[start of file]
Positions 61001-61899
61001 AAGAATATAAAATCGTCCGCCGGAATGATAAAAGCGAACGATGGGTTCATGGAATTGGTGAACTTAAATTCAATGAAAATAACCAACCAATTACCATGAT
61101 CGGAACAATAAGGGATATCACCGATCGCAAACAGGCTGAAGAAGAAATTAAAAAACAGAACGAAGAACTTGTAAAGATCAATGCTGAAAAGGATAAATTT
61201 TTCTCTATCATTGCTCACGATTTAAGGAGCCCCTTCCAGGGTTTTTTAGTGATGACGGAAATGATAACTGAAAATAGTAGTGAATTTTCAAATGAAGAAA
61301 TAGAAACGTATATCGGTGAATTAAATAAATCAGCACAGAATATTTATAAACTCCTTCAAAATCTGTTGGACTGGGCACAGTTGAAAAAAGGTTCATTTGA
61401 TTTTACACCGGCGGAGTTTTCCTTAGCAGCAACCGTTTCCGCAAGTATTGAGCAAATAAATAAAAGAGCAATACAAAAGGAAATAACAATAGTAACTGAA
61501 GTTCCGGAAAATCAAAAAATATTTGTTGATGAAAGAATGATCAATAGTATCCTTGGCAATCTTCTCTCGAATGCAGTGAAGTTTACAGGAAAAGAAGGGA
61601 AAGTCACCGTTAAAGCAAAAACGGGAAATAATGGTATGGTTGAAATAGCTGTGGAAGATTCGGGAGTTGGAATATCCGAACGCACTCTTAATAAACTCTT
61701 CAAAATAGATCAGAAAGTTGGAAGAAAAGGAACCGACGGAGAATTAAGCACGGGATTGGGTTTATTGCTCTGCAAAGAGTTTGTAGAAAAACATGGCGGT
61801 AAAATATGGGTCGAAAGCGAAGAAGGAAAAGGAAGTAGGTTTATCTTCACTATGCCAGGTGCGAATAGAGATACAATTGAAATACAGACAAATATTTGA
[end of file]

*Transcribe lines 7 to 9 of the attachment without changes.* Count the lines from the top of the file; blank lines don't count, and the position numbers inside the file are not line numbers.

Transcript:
61501 GTTCCGGAAAATCAAAAAATATTTGTTGATGAAAGAATGATCAATAGTATCCTTGGCAATCTTCTCTCGAATGCAGTGAAGTTTACAGGAAAAGAAGGGA
61601 AAGTCACCGTTAAAGCAAAAACGGGAAATAATGGTATGGTTGAAATAGCTGTGGAAGATTCGGGAGTTGGAATATCCGAACGCACTCTTAATAAACTCTT
61701 CAAAATAGATCAGAAAGTTGGAAGAAAAGGAACCGACGGAGAATTAAGCACGGGATTGGGTTTATTGCTCTGCAAAGAGTTTGTAGAAAAACATGGCGGT